Leaders Fighting

When Leaders Fight

If you know me at all you will know I am not the least interested in politics. However, from an ‘observing leadership’ point of view the last few weeks has been fascinating in terms of watching the Labour Leadership battle unfold.

The candidates are all different.

Andy Burnham is middle ground, stood and lost against Milliband and states he wants Labour to meet the “aspirations of everyone”.

Yvette Cooper is also more middle ground, married to Ed Balls and has held ministerial positions. She promises a stronger economy and a “fairer, less divided society”

Jeremy Corbyn didn’t plan to stand but after the ‘top 3’ far left candidates dropped he threw his name in the hat. He is a very experienced MP. He is thrice married with 3 kids and backed by the unions. He will “protect public services and increase taxes on the wealthy”

Liz Kendall is ‘the outsider’. She joined Parliament in 2010 and was elected to the shadow front bench straight away. She promises to “regain the public’s trust in Labour on the economy, promising sound public finances and protection of the poor and vulnerable.” Her pitch stresses the need to make the party electable.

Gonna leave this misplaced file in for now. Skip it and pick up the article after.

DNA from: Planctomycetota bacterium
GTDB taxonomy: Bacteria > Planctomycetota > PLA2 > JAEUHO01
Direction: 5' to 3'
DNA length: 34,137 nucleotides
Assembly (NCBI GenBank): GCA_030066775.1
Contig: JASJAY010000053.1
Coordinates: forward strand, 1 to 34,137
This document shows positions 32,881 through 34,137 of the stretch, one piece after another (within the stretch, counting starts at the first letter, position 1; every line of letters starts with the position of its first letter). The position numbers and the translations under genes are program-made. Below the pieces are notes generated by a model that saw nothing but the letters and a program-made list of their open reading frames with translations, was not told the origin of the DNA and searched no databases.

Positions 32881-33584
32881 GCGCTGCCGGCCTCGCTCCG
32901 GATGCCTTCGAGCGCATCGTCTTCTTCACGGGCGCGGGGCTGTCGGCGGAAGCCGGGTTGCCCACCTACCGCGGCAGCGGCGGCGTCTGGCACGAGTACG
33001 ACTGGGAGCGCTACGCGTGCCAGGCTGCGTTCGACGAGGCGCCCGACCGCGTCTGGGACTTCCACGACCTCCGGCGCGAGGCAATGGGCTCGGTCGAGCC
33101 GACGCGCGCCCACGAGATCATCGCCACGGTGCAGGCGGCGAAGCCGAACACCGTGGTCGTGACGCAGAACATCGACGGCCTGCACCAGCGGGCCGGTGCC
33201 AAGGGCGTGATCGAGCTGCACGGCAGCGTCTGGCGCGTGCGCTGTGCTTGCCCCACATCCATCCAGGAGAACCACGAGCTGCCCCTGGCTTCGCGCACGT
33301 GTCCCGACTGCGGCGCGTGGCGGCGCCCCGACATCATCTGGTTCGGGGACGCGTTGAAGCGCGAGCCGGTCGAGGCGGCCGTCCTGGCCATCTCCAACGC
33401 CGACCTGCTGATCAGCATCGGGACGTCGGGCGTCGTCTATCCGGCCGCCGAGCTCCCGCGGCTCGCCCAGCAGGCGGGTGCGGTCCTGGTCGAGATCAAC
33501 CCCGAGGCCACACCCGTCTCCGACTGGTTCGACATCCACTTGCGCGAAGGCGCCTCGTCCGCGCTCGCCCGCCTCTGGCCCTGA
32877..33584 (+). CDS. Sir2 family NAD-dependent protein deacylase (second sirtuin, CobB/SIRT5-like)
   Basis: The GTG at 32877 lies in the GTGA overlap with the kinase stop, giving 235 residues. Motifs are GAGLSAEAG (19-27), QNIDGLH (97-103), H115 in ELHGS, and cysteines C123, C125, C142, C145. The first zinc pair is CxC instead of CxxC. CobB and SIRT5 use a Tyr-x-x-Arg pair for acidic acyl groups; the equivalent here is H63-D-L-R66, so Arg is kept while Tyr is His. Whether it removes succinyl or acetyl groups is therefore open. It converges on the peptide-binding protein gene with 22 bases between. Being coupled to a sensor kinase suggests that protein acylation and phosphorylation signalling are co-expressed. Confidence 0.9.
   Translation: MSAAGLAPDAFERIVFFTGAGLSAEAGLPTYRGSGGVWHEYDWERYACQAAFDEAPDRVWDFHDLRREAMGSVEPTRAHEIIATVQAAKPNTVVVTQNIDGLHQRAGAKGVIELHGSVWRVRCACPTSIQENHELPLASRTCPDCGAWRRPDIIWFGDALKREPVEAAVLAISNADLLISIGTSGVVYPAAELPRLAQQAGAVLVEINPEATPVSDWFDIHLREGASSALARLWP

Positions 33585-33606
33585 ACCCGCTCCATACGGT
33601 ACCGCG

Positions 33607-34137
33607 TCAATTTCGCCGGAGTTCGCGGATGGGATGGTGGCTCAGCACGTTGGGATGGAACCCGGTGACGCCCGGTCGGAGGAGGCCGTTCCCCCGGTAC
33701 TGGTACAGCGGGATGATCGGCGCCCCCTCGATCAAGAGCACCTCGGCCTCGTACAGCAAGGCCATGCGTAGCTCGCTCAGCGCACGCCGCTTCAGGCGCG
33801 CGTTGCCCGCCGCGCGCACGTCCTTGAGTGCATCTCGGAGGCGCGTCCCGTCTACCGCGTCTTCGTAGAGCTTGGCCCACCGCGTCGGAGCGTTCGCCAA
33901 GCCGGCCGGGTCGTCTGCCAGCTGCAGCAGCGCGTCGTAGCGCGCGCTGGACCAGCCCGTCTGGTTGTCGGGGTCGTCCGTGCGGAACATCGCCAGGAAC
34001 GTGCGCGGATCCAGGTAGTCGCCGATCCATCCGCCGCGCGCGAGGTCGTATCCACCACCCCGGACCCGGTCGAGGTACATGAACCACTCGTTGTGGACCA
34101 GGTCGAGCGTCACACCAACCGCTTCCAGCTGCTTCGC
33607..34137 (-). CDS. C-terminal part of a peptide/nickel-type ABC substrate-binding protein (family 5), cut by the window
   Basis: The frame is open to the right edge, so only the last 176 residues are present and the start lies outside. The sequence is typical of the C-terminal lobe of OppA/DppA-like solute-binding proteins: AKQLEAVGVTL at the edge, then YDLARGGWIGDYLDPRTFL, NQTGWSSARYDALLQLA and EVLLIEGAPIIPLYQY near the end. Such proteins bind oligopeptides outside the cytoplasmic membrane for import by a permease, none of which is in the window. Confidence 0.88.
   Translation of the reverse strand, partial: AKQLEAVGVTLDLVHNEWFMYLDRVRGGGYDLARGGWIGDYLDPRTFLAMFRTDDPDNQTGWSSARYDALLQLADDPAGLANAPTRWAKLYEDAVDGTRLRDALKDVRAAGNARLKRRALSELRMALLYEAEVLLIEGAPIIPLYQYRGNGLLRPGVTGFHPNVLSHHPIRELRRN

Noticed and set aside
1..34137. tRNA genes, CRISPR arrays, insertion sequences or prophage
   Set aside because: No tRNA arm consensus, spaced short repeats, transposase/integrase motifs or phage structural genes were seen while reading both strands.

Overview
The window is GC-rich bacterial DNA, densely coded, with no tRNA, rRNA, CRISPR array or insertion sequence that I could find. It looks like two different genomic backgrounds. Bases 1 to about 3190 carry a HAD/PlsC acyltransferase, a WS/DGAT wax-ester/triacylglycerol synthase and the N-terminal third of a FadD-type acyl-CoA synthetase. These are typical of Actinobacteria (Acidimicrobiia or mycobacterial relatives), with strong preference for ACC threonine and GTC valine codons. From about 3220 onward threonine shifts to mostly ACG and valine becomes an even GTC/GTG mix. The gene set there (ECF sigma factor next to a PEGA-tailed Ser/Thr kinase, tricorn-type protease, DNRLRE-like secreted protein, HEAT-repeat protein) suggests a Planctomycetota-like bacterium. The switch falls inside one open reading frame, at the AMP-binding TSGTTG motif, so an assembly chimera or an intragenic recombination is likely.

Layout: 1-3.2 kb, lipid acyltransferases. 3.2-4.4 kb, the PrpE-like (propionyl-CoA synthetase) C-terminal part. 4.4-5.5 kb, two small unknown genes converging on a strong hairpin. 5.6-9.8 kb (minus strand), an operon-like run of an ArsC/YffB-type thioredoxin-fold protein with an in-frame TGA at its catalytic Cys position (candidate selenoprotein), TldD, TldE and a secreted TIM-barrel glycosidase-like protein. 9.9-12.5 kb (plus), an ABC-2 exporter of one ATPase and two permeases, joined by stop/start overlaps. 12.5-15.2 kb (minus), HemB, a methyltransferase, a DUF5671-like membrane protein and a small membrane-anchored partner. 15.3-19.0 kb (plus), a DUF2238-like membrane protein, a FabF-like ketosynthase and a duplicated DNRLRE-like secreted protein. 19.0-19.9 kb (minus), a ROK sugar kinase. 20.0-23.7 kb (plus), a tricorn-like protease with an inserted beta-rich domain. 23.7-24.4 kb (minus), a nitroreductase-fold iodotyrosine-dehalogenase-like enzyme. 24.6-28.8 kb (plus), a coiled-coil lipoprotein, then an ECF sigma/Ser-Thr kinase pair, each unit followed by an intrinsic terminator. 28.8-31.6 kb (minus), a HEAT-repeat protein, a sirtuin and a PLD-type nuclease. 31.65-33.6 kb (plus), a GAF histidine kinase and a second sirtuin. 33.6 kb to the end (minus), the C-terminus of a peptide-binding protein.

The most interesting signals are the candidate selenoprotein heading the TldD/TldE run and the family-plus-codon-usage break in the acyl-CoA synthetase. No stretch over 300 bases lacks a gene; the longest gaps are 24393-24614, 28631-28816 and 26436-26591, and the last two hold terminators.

What is interesting in this is not the differences in the values and ‘interpretation’ of Labour values of each candidates, but their actual leadership qualities.

Corbyn is certainly seen as the most contentious and the most extreme candidate – the other players fear he will drive the party into a permanent shadow position. But maybe not. Because actually when it comes to leadership people like to know where they stand and they prefer not to have vanilla leaders who do not inspire. Love or hate her politics there is no mistaking Margaret Thatcher for anything but a Leader. Or Churchill.

Now he may or may not win but one of the other leadership qualities which Corbyn exhibits almost to the exclusion of the others – is the refusal to back bite or ridicule the other candidates. He won’t play dirty politics. That is a quality that is essential in a powerful leader. When you point the finger at others it creates mistrust of your own integrity. Be careful about pointing the finger when you are climbing the career ladder.

Lack of respect of your peers sets a tone of non co-operation, lack of trust and encouragement of further ‘back biting’. Not a nice atmosphere to work in.

The moral of the story taught by Jeremy Corbyn is – it might not your skills or experience or even your core beliefs and values that get you the promotion – it may just be how you demonstrate those undeniable and essential leadership qualities.

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